6 unexpected must-visit places in Iceland to visit this winter

By Ása Steinars

The black beach in Iceland. Photo: Ása Steinars

Visiting Iceland in winter is a feat for the brave. But if you’re up for the adventure, an experience of a lifetime awaits

Iceland is a truly spectacular destination in any season, but in the wintertime, this is a country that is brimming with 'pinch-me' moments like no other. Don't be deterred by the cold and dark, as overcoming these conditions gives visitors a once-in-a-lifetime experience of mesmerising beauty, with snow-blanketed landscapes, gorgeous pale wintry light, and the kind of uncanny natural beauty that needs to be seen to be believed.


From wandering amongst icebergs to getting up close to frozen waterfalls, this is a round-up of the 6 best winter experiences in Iceland that will favour the brave.


Wander along the striking black beaches

A beach trip may not be at the forefront of your mind, but the black beaches of Iceland are truly magical – especially in winter. After a snowstorm, the contrast between black and white across the landscape is spectacular; on top of this, and the ocean is truly an impressive sight. There will be plenty of Instagrammable moments during a visit to a black beach, but be sure to keep at a safe distance from the shoreline and wear suitable footwear. Vik is known for sneaker waves, which can quickly turn a leisurely stroll into something quite dangerous.

Photo: Ása Steinars


Watch the sunrise

Dyrhólaey Peninsula in Vik is a 120 metre promenade famous for its views of Iceland's South Coast, the presence of cute puffins, and winds strong enough to knock over a grown adult. During winter, the viewpoint is the perfect spot to witness colourful but chilly sunrises. As the sun rises, you’ll have uninterrupted views over black volcanic sand and cliffs. The puffins generally only call Dyrhólaey home during the summer months, but there is fascinating birdlife resident in the area all year round. Be sure to make a stop a the lighthouse and arch, too.

Photo: Ása Steinars


Walk amongst frozen glacier lagoons

Some of Iceland's glacier lagoons contain fresh water, and therefore will freeze over entirely in the winter. One of these is Heinabergslón, a little-known glacial lagoon inside Vatnajökull National Park in the south that is breathtaking to visit. By the time the winter months arrive, the icebergs that were floating around in summer have frozen, creating a unique opportunity to go walking amongst them. The scenery is truly spectacular and it's not uncommon to see a cave – but only enter these in the company of a local guide who knows the area, and with the right safety equipment such as helmets, ice axes, and ropes. But it's not necessary to enter the caves to enjoy the beauty – they are just as impressive to take in from a distance.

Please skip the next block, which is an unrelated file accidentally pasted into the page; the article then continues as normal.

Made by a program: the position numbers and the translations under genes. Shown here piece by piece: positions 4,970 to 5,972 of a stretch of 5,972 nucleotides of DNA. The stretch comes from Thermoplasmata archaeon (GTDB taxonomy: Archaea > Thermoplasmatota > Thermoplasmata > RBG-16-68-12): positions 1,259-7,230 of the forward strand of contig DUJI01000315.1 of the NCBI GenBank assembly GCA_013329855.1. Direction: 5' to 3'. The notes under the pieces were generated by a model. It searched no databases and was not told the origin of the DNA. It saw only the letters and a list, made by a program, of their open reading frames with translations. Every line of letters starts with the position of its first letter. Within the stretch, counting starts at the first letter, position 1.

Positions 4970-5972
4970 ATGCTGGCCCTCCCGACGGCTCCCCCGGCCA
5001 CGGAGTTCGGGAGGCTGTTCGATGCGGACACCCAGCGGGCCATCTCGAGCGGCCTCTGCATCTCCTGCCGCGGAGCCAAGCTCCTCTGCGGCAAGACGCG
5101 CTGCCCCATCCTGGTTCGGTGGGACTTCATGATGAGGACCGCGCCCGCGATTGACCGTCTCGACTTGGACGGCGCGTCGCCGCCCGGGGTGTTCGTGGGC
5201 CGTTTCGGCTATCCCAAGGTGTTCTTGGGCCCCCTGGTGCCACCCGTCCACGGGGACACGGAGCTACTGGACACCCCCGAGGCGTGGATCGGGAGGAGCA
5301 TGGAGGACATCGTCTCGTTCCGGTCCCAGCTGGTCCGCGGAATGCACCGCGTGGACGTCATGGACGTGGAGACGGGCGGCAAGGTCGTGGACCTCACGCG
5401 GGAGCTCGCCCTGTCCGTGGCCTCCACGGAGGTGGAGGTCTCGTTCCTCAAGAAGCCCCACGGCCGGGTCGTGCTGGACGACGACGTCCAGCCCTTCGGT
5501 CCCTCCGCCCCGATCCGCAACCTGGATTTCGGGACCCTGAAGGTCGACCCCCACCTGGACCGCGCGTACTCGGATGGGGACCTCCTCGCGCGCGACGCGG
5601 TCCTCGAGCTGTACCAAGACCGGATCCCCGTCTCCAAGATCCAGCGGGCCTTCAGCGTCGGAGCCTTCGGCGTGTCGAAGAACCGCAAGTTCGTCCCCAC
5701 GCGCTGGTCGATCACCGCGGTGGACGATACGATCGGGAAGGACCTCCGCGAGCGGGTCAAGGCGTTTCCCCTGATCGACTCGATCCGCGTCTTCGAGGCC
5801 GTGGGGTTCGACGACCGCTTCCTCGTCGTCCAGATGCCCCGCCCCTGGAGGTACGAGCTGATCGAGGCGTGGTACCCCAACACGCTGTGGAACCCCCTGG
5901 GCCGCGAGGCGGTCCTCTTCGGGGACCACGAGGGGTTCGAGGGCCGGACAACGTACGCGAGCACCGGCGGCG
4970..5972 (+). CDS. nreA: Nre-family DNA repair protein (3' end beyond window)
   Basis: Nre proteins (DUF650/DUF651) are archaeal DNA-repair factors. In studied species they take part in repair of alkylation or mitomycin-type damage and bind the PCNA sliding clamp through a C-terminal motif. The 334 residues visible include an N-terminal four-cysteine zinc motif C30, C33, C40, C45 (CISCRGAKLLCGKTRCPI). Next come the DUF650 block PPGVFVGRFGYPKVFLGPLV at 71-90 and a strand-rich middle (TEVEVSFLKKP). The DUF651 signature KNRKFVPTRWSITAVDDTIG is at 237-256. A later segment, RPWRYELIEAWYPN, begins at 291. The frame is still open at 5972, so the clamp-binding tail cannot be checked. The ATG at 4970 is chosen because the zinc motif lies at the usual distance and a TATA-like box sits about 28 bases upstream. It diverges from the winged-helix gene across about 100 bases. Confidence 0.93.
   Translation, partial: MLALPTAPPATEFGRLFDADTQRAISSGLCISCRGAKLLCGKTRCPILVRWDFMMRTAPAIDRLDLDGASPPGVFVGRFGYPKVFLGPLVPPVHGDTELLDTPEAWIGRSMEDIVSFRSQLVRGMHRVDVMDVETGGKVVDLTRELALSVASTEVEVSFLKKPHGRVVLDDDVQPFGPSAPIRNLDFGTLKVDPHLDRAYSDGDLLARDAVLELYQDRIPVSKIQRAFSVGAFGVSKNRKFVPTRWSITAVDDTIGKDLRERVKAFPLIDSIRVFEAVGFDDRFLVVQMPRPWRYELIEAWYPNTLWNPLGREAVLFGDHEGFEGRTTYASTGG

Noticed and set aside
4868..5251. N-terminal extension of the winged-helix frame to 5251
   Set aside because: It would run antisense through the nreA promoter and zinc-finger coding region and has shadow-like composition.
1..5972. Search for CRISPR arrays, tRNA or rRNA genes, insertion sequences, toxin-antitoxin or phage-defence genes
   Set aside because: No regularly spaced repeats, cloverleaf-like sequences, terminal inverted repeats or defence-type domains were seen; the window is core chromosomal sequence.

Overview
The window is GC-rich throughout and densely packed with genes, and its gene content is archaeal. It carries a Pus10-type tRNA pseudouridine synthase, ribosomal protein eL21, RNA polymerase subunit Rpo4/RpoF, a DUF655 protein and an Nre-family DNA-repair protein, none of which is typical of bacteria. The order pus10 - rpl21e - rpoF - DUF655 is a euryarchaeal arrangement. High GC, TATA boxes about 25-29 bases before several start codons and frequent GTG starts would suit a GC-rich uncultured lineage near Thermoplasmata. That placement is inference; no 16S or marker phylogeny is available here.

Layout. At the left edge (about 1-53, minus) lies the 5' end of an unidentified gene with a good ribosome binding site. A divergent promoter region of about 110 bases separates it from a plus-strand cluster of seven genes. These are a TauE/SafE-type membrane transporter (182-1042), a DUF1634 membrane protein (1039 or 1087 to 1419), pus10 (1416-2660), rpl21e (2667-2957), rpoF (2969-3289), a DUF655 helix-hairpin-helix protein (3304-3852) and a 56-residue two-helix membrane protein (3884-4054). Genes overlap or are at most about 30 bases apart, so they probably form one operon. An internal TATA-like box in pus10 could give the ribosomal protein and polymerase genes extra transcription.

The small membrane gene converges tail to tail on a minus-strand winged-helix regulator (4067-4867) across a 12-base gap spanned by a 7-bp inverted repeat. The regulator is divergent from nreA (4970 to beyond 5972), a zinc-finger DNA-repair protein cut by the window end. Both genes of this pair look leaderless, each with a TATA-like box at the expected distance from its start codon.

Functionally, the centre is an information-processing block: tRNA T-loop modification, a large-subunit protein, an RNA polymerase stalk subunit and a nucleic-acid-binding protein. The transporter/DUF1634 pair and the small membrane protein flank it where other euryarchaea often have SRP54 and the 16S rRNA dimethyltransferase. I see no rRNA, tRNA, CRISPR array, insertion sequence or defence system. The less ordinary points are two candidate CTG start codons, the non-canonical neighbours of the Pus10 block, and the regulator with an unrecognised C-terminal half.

Photo: Ása Steinars


Visit a geothermal spa

Vök Baths is a geothermal spa located on Lake Urriðavatn in East Iceland, and it is the region’s largest (in a spa-loving country, this is a pretty big deal). Built on a lake, the baths allow you to soak in one of the two geothermal pools, then jump into the freezing lake, for the perfect hot-cold-water experience. To thaw out, head for a hot pool or heat up in the sauna. It's an experience similar to the unique onsen in Japan, and this particular site caters to everything you could possibly need, including a bar in one of the pools, a more traditional restaurant inside, plus no sulphur or silica has been added to the baths to eliminate eggy smells.

Photo: Ása Steinars


Witness the frozen waterfalls

A waterfall is spectacular to watch in any season, but there is something otherwordly about one that is effectively frozen in time. After a few weeks of cold weather, icicles start to form all around the stream which is truly amazing to see. Eventually, the waterfalls can ice over with just a small amount of waterflow, meaning you can get up close without getting completely soaked (just be sure to act with caution if doing so, and make sure you wear the correct shoes). Some of the best vantage points for a frozen waterfall can be found at Seljalandsfoss in souther Iceland – you can even walk behind it. Or, if you're in the north, a must-see is Goðafoss, located between Akureyri and Lake Myvatn. 'waterfall of the gods' is shaped like a horseshoe and is approachable from both sides.

Photo: Ása Steinars


Experience a hot spring shower

Iceland is no stranger to a hot spring, and one of the most unusual to experience in the country is actually a shower located in the middle of nowhere (M6JF+FW5, 660 Reykjahlíð, more precisely). It’s not your average hot shower though; it runs every day, all day, year-round. The surrounding scenery is second-to-none, blanketing you in white, almost the like the snow-covered landscape is hugging you.

Photo: Ása Steinars